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Pricing & Promotions of TLDs - Is Your Billing System Holding You Back?

As the leading consulting firm to the Domain Name industry, we work with many of the existing gTLDs, ccTLDs and new gTLDs. During our engagements we do a lot of listening (as well as work) and this gives us a unique perspective on the key challenges the industry is facing. Recently, we are hearing feedback from many leading registries and registrars about their need for more dynamic pricing and promotions and their concern that there may not be enough flexibility in their billing systems to speedily handle their promotion plans.

The Macro View

  • Growth rates in the overall Domain Name industry (existing gTLDs & cctLDs) have shrunk or disappeared and in a cut-throat marketplace, pricing and promotions are seen as a key tactic to survive
  • Over 300 new gTLDs have completed their launch phases (Sunrise, Landrush & early GA) and now are focused on stimulating demand for their strings through innovative sales & marketing programs
  • The explosion of gTLD choices has changed the Registry:Registrar dynamic from Few: Many to Many: Many, and this has led to increased complexities for the Registrar community on how to manage their expanded inventory

The Challenge

As the Domain Name industry matures and new gTLDs come into the market place, the old way of selling domain names with a fixed, static price and paid using the “top-off” model is going away. More and more Registries are moving to sophisticated pricing and marketing programs along with selling domain names on credit terms to Registrars.

While the use of credit terms and dynamic pricing plans help Registries drive business and brand awareness, they have greatly increased the back-office accounting headaches for both the Registries and the Registrars.

Registrars now have to figure out how to accurately reconcile, voucher and pay all the multiple TLDs each in various stages of launch, with different pricing policies, variable renewals, and premium names.  

Registries now have to accurately compile all domain activity, assign correct pricing, calculate taxes and discounts plus account for any marketing rebates or credit in preparing invoice, manage credit risk, resolve disputes and account for cash receipts in more complicated ways to allow aged receivable reports to be more accurate. Registries are finding out that their back-end providers may not always be able to adequately handle more complex pricing & promotions options, or the time required by the back-end providers to change the pricing tables hampers the effectiveness of the proposed promotions.

The bottom line: some registries and registrars feel that are being thwarted by their finance & billing systems as they try to compete in the new world order.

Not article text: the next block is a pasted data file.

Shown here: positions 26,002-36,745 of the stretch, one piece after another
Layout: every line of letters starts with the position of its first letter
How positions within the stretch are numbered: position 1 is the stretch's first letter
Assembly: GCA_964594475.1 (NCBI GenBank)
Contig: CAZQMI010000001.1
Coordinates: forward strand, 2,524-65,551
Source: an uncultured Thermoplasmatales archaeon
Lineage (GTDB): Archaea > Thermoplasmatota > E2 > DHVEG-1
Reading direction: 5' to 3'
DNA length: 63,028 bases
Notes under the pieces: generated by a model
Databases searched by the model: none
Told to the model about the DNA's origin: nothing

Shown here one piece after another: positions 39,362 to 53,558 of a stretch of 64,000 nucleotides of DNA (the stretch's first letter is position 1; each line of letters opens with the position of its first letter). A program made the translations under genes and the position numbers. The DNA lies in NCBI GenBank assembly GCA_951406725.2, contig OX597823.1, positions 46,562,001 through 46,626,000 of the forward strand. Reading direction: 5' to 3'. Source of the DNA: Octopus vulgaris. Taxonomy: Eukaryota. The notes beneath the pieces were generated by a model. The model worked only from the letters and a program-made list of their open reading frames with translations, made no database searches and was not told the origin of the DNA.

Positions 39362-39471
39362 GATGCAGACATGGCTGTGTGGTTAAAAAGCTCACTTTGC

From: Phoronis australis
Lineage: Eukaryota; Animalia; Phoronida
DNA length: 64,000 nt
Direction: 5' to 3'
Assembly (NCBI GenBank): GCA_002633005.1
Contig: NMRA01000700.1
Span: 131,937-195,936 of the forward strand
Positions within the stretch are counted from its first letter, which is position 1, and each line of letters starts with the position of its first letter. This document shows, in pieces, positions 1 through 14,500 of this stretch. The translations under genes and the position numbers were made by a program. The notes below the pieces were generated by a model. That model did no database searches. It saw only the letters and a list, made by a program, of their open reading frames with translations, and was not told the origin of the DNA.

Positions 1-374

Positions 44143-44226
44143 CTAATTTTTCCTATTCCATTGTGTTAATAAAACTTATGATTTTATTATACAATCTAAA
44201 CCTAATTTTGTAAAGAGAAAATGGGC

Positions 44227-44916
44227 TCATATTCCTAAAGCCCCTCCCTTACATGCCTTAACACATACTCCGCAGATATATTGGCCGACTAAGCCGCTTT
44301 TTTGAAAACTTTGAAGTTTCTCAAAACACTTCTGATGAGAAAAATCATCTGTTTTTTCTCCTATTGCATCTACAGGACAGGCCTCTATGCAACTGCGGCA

The Future

The expansion of new gTLDs and the lower growth rates across the entire industry is making it much more competitive for registries and registrars. The days of the simple single wholesale price reduction planned months ahead for registries are limited and more dynamic pricing with marketing incentives pinpointed at specific markets (probably all run in parallel) and rolled out overnight will be required. These business-led pressures will put additional stress on billing & finance systems, and those who invest in smart back & front office systems capable of handling these requirements will prosper.

If you’re interested in reading more about this topic, please check out our latest blog post on billing systems at http://architelos.com/category/blog/

By Norbert Grey

Mr. Grey has served in senior financial roles in both the domain name system (DNS) industry and in the technology and mobile telecommunications industries. Architelos, Inc. provides SaaS-based TLD managed services solutions, and strategic consulting for clients in the domain name (DNS) industry.

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You are putting the cart before the Alex Tajirian  –  Jun 17, 2015 12:55 PM

You are putting the cart before the horse. First you need to decide whether your new gTLD should be the BMW, Mercedes, Lexis or the Tesla, Mini or the Buick, Dodge of gTLDs. Second, your business model (pricing, promotions, etc.) and strategy follow from the positioning target. Thus, the need for a “dynamic pricing and promotions” must support your target, not the other way around. Nonetheless, a gTLD’s positioning can vary due to a number of factors including country, demographics and time. Such an approach must be applied to current and future new gTLDs.

Demand, pricing and ICANN agreement Rubens Kuhl  –  Jun 17, 2015 5:51 PM

Although 300 TLDs are mentioned as having completed launch phases, a good number (although not the majority) of them are Brand TLDs… so the competition level might still increase, notably from contested strings that are usually more attractive.

On complex pricing and promoting options, the ICANN agreement severely limits registries in that regard, so it might affect registrars (that only have to be clear about what the renewal price will be).

Billing Norbert Grey  –  Jun 17, 2015 5:52 PM

Thanks for the reply Alex. My blog assumes that planning preliminaries like business model formulation & market positioning would be completed before considering pricing & promotions. Sorry if that wasn’t clear.

Thanks for the reply Norbert.Excuse my ignorance; Alex Tajirian  –  Jun 17, 2015 7:21 PM

Thanks for the reply Norbert.
Excuse my ignorance; I have not heard anyone mentioning new gTLD positioning or its relationship to business models. References to models/frameworks would be greatly appreciated. Thanks! Regards

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